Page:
Role of Reproductive Health Commodity Security on Maternal and Child Health Care in the West African Sub-Region

  • ED Adinma
Keywords: Reproductive health commodity security, West Africa


Background: Maternal health is a foremost component of reproductive health requiring global attention on account of the burden of maternal and child mortality. Reducing maternal, infant and child mortality are key targets of the United Nations Millennium Development Goals achievable primarily through an effective and sustained reproductive health commodity security. Objective: To review the relationship between maternal and child health and Reproductive health commodity security with emphasis on contraception; the current state of contraceptive commodity security in some countries in West Africa; and the options for strengthening Reproductive health commodity security. Methods: A Medline search and search of other internet search engines for published studies on contraceptive commodity security and maternal and child health in West Africa was done. The journals were accessed online and from public libraries. Results: Contraceptive prevalence rate in West Africa is generally low. Countries with high contraceptive prevalence rate have low maternal and child mortality. Contraceptive usage has markedly improved in few countries but is generally low compared to other parts of the world. Unmet need for contraception is high. Options for strengthening contraceptive commodity include adopting policies and regulations that support family planning and women's rights; lifting restrictions that affect family planning service providers and prescribing practices, amongst others. Conclusion: The effective adoption of strategies that strengthen reproductive health commodity security would improve family planning services, increase contraceptive prevalence rate, and result in an overall reduction in maternal and child mortality in the West African sub-region. Key Words: Reproductive health commodity security, West Africa Afrimedic Journal 2011;2(1):1-7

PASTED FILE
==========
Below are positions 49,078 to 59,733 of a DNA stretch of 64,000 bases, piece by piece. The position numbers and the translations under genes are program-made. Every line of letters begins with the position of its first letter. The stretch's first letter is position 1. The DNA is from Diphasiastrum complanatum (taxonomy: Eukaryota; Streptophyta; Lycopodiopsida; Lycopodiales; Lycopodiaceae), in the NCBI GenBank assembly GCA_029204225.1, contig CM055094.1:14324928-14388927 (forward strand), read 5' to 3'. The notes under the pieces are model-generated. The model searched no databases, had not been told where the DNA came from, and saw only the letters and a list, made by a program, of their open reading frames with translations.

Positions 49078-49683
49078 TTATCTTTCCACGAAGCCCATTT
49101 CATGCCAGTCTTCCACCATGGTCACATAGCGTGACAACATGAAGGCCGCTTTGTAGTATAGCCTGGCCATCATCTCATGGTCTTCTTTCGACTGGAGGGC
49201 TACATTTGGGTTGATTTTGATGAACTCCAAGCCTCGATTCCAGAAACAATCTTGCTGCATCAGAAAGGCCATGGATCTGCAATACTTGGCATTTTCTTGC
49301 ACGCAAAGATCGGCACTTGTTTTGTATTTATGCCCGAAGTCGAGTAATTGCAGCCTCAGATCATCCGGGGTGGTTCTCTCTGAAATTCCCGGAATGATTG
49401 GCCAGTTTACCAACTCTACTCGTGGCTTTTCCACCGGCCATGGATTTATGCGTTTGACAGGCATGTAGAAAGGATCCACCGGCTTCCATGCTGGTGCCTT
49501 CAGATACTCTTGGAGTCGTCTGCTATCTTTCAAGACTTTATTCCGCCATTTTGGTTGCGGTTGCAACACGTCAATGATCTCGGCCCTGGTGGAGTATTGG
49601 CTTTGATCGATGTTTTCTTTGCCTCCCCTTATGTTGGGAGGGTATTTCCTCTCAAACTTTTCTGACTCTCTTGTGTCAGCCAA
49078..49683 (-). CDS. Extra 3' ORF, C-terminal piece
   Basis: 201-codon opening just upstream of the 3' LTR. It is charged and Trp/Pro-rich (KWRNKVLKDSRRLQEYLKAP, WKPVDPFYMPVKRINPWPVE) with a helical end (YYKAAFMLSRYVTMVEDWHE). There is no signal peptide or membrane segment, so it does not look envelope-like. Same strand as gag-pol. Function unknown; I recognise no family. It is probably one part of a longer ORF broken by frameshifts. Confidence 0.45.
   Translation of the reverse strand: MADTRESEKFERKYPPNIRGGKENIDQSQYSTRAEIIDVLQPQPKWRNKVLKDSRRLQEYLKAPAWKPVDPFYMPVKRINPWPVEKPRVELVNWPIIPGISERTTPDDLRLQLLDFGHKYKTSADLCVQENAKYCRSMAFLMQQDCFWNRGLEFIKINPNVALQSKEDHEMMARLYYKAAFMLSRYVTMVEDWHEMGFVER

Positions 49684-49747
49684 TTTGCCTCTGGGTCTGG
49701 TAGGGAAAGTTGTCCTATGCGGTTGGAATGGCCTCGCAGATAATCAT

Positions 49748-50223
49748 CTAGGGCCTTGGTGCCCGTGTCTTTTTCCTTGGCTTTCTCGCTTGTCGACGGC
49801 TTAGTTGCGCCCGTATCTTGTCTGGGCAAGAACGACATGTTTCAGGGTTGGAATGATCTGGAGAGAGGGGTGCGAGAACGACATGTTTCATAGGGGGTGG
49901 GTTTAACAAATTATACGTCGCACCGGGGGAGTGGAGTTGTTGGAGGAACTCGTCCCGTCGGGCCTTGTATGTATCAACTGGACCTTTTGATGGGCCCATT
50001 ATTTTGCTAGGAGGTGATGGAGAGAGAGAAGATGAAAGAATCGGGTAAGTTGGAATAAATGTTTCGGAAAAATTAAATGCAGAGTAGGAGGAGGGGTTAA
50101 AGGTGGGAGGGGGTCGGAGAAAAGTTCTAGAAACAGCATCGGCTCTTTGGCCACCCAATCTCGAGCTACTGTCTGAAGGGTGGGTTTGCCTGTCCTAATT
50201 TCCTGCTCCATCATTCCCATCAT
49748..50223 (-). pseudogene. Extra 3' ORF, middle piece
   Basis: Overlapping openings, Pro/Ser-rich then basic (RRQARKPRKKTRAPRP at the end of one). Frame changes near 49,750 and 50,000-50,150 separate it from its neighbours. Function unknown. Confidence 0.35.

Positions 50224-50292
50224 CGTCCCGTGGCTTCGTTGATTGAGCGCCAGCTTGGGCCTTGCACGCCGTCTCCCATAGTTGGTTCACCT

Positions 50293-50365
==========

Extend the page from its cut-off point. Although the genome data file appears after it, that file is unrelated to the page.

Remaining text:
Journal Identifiers

print ISSN: 2141-162X